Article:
This is a piece of journalism, as is indicated by the source; and some of what is written here is erroneous. Read it with this in mind.


Reprinted by kind permission of the " Eastern Province Herald."

Not only to the people of Port Elizabeth, but to numbers from other parts of the country is the Orchid House in St. George's Park the centre of attraction throughout the year, but especially perhaps during the November-December season, for then this exotic flower is seen in the full glory of form and colour.
There are not many, however, who know anything of the process of growing the plant from seed upwards, and in fact it is only in the last few years that the Parks Department here has carried out experiments in the cross-pollination of orchids. It is, too, one of the few places in South Africa where such experiments have taken place.
The Superintendent of Parks, Mr. F. J. Cook, and his then hothouse expert, Mr. W. J. Burbridge, between them have so far successfully raised some hundreds of tiny plants from the seeds they have collected and prepared. And those seeds — so minute that in their glass tubes they look like powder — require a great deal of meticulous care, both in the preparation and in the handling. Everything connected with them has to be sterilised — even the seed pod.
As soon as the pod shows signs of splitting it is taken off, scrubbed with a pad of cotton wool steeped in methylated spirit, the split part is cut off with a sharp sterilised knife and the seeds from the other half of the pod shaken into a test tube, also sterilised. The tube is then sealed with a thick wad of cotton wool which has been passed over the flame of a Bunsen burner, and then sent up to Pretoria for the next stage in their treatment.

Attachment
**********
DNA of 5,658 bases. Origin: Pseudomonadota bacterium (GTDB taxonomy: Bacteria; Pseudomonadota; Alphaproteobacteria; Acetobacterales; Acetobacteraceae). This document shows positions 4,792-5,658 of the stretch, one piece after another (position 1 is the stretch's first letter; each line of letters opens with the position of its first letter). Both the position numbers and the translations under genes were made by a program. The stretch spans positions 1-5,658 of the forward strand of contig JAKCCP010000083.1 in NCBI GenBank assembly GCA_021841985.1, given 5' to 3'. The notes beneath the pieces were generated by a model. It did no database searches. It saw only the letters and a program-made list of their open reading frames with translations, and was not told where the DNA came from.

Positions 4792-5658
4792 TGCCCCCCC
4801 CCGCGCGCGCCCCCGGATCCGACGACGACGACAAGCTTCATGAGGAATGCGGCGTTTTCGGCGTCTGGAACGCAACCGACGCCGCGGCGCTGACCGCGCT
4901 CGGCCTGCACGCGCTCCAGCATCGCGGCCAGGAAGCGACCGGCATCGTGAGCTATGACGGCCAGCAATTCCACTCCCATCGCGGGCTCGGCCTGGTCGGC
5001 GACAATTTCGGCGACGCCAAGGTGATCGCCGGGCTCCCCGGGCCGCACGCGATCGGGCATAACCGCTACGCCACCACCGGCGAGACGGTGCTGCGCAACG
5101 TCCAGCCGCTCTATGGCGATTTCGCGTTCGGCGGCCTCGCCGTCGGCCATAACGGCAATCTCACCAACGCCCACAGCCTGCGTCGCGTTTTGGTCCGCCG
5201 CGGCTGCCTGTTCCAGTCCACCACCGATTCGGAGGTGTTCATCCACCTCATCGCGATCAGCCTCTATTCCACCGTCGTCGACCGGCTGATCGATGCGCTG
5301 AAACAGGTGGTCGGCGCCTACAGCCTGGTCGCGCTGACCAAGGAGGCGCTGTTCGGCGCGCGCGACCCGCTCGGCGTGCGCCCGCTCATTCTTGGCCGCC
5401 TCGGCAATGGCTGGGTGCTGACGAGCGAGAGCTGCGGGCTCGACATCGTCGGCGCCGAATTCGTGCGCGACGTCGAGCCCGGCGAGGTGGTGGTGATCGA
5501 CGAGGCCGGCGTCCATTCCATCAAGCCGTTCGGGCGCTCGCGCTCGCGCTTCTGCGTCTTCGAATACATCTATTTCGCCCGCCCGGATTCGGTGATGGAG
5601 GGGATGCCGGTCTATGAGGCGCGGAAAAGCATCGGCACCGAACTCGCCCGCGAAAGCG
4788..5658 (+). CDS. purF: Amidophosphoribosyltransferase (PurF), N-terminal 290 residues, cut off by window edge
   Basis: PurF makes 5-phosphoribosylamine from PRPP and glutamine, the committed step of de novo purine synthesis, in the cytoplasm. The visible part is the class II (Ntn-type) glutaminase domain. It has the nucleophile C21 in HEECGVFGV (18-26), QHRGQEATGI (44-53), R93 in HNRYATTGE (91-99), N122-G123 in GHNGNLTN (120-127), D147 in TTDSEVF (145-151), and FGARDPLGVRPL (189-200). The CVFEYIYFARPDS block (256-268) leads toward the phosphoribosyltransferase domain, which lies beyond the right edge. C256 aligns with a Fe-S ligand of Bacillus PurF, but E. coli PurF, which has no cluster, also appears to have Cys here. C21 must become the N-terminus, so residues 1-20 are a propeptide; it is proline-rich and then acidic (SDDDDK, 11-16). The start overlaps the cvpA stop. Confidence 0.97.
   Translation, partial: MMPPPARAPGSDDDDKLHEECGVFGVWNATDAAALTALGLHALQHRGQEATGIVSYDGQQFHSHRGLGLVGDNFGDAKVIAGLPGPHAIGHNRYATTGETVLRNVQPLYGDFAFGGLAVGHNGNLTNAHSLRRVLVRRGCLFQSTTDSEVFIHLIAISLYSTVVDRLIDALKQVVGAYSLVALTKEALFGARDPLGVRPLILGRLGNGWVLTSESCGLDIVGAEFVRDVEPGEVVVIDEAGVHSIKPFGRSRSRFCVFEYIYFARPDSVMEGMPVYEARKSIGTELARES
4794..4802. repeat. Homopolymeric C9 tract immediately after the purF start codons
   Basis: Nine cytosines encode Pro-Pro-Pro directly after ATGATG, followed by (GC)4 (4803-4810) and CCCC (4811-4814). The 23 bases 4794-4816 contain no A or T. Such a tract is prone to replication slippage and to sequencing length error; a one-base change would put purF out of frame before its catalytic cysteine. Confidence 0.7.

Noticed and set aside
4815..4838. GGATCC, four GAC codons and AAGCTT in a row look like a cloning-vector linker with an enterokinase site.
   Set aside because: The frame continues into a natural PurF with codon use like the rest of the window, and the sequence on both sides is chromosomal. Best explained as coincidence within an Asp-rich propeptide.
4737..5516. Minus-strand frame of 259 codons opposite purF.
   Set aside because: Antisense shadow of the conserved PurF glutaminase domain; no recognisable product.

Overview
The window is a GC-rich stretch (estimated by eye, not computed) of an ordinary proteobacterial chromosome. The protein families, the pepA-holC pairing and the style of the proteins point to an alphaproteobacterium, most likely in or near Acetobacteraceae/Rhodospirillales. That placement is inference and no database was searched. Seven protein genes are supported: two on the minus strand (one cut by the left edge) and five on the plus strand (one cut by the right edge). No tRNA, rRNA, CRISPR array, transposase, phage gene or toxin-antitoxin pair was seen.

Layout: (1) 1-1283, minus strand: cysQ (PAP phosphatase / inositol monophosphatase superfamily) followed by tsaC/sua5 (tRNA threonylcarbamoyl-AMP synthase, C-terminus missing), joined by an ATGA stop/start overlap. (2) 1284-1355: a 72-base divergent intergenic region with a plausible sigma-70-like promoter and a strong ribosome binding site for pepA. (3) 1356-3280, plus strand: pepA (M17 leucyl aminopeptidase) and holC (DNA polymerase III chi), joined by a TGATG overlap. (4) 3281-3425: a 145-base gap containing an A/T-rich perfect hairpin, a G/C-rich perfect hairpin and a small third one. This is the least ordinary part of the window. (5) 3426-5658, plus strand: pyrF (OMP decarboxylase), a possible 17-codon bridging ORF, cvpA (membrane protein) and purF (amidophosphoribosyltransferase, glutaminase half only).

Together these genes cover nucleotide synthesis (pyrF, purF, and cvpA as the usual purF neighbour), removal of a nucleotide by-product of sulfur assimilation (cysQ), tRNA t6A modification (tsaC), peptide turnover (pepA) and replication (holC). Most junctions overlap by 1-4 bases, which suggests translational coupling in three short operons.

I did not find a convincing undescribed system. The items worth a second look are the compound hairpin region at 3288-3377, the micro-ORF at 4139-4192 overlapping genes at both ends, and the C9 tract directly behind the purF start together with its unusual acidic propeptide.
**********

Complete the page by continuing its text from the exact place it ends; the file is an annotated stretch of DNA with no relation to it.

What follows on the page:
Dr. G. van Son. who is the Entomologist at the Transvaal Museum and one of probably only two men in South Africa to understand the germination of this microscopic seed, undertakes this work in his own time, purely from the interest he takes in it and to help the Parks Department.

When the germinated seed comes back here it is in a closely sealed flask, and looks like a thick green mat, or at an earlier stage like very small blades of fine grass. The sides of the flasks are dim with moisture, this moisture forming part of the nourishment of the young plants. Most of the ingredients making up this moisture are secret, but two of them are known, and those are agar-agar jelly mixed with cane sugar. The agar-agar perspires, precipitating the moisture on to the seedlings — warmth again draws it up and it is again precipitated, ensuring a constant supply of food.
Unlike other seedlings, which must have air, in the first stage of the life of the orchid all air must be rigorously excluded, until, in fact, they are sufficiently grown to be pricked out. This pricking out, too, is delicate work, as the seedlings are still minute — too small to be planted out in the tiny pots which is the next stage. So a cushion is made of Osmunda fibre covered with hessian and into the holes of the hessian the young plants are pushed with the help of a sharpened match (see photograph).

In the Park hothouse at the moment are about 200 of these seedlings potted out in pots so small that the space taken up is little more than a yard square. Other agar-agar flasks contain thousands of choice orchid seedling hybrids which have yet to be pricked out.